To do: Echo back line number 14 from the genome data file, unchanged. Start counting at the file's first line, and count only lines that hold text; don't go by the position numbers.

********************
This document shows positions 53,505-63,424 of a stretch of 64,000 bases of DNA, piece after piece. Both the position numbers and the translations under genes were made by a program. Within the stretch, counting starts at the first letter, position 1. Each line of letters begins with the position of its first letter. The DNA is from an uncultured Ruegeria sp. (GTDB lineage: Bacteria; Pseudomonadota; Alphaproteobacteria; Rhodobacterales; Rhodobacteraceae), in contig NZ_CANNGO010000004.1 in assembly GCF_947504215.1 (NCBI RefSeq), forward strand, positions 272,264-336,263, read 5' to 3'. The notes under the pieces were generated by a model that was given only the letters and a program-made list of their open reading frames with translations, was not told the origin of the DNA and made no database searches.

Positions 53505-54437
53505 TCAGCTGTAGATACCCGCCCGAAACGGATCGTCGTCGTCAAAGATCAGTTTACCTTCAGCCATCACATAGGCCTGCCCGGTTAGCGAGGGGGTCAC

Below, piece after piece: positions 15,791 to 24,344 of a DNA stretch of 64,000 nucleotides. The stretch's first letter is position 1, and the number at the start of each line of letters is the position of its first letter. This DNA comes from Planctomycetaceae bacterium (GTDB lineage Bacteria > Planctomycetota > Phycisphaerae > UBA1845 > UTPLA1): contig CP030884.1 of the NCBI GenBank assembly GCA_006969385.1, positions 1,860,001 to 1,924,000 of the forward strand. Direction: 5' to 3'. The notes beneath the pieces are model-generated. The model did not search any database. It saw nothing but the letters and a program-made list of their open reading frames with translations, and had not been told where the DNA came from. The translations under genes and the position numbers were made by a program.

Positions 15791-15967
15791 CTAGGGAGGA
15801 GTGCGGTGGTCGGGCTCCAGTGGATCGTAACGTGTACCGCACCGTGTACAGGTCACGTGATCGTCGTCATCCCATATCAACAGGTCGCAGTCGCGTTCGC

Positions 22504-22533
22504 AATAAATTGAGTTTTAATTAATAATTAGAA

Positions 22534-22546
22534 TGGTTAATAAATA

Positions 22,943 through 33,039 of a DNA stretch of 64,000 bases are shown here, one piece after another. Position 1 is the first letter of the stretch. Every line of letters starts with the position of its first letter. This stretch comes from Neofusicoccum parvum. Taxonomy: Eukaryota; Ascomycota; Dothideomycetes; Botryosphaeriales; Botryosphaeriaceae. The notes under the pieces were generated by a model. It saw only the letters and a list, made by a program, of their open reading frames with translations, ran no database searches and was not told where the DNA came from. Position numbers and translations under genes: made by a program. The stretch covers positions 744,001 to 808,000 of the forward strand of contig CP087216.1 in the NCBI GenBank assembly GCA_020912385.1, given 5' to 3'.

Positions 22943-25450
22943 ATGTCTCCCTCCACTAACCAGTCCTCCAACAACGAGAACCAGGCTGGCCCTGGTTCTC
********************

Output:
22943 ATGTCTCCCTCCACTAACCAGTCCTCCAACAACGAGAACCAGGCTGGCCCTGGTTCTC